作为文学家的村上春树与卡佛

抛掷物

图片 1

大叫,笨蛋。怪物。

“Ray was eager, almost childlike with delight, to meet Murakami, to see
who he was and why Ray’s writing had brought them together on the
planet,” Tess Gallagher, Carver’s widow, wrote after the meeting.

三个猛然有一点别的什么进来了的房子。

Raymond Clevie Carver, Jr.

驾着大器晚成辆七十年代的Dodge小小车

of my books in your country. Slipped

I looked into a corner of the room.

in my stories. And that element

在那多少个粗鲁的玩意儿前面,而他们

Murakami probably was thinking of “So Much Water So Close to Home,” the
story of men who find a woman’s body on a fishing trip and continue to
fish for two days before contacting the police. Carver was thinking of a
moment when he was 16 and his eardrum was broken by a snowball, a memory
that came roaring back 30 years later and left just as quickly.

one last obscenity. And saw this guy

Originally published June 25, 2017 at 7:00 am Updated June 25, 2017 at
3:59 pm

now, I imagine I see it coming. See it

A fateful literary meeting: Raymond Carver and Haruki Murakami

关于忧伤和欺凌的攀谈中

The two writers met in person only once, but it provided a lifetime of
inspiration; most recently shown in Murakami’s new collection “Men
Without Women.”

其他要想的事总是那样多。

in terms of sales.

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Haruki Murakami met Northwest short-story writer Raymond Carver for the
first and only time in the summer of 1984. Murakami was 35 and had been
writing for six years; his first great novel, “A Wild Sheep Chase,” came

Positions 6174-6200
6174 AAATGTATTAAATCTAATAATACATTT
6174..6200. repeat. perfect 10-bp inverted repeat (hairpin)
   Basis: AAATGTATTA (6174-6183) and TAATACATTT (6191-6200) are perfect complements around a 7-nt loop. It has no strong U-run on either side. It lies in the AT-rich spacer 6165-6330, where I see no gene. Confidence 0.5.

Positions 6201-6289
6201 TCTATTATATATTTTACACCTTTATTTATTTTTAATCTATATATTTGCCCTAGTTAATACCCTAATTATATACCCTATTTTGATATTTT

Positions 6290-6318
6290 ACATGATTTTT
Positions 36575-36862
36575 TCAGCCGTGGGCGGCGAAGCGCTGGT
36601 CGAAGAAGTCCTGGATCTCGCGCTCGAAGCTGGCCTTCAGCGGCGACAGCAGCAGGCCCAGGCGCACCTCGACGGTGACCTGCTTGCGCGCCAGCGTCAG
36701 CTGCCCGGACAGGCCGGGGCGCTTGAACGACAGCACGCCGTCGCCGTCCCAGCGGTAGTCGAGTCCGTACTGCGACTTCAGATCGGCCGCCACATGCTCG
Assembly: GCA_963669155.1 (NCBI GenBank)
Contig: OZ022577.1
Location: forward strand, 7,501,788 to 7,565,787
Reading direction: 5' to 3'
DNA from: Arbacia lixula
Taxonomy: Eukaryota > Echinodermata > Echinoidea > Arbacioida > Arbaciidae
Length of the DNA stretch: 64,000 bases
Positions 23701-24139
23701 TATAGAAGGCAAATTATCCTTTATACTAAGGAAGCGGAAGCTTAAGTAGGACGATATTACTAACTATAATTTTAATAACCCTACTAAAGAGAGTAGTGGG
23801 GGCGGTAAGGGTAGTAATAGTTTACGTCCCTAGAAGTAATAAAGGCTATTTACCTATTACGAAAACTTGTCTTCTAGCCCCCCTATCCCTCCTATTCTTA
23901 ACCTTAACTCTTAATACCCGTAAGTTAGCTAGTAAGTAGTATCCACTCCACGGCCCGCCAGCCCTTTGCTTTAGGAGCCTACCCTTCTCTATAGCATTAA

out in 1982 but none of his work had been published in English. He was
known to Carver only as the enthusiastic translator who had been
bringing his stories out in Japan at an impressive clip.

挥手手臂计划扔掉。从那一个有利位置

It never happened. Carver thought his years of hard drinking would kill
him but the cigarettes got there first, lung cancer that spread to his
brain and brought him down in 1988, at 50. Gallagher gave Murakami a
pair of Carver’s shoes, a sign of respect from one writer to another.

何以要记得那辆呆头呆脑的车

on possible reasons for the success

他迟早遭到他的诉讼失败,碰到

Both men were shy. Carver was a mumbler, uneasy around strangers, and a
tape Murakami made sounded “like little more than a badly done wiretap.”
They connected, though, and Carver paid close attention to his guest.
Carver was in the warm flush of fame, good years after so much alcohol
and heartbreak. “What We Talk About When We Talk About Love” (1981) was
his breakout book and “Cathedral” (1983), his masterpiece, the best
stories of his generation, the best ever by a Northwest writer.

往往现身的事物。以至这种

Murakami is an international sensation, the author of two dozen books
that are translated everywhere. “Men Without Women,” his new short-story
collection (Knopf, 228 pp., $25.95), has Carver’s influence on every
page. An actor knows his more-famous wife had affairs and after her
death he befriends one of her lovers. A housewife delivers groceries to
a shut-in and tells him stories after passionless sex. A doctor spends a
lifetime keeping love at arm’s length and forgets its power. “Men
Without Women” is the title of a 1927 short-story collection by Ernest
Hemingway, but it’s Carver that Murakami is thinking of when he writes
that “Dreams are the kind of things you can — when you need to — borrow
and lend out.”

纯属偶尔的成分。全部这几个

into talk of pain and humiliation

真难熬,小编起来哭泣,

Murakami is self-taught, a jazz-club owner who started writing fiction
after an epiphany at a baseball game. He sticks to his own path and
follows it without hesitation. In Carver’s fiction, he found a map to
guide him.

And the humiliation.

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本人凝视着房间的二个角落。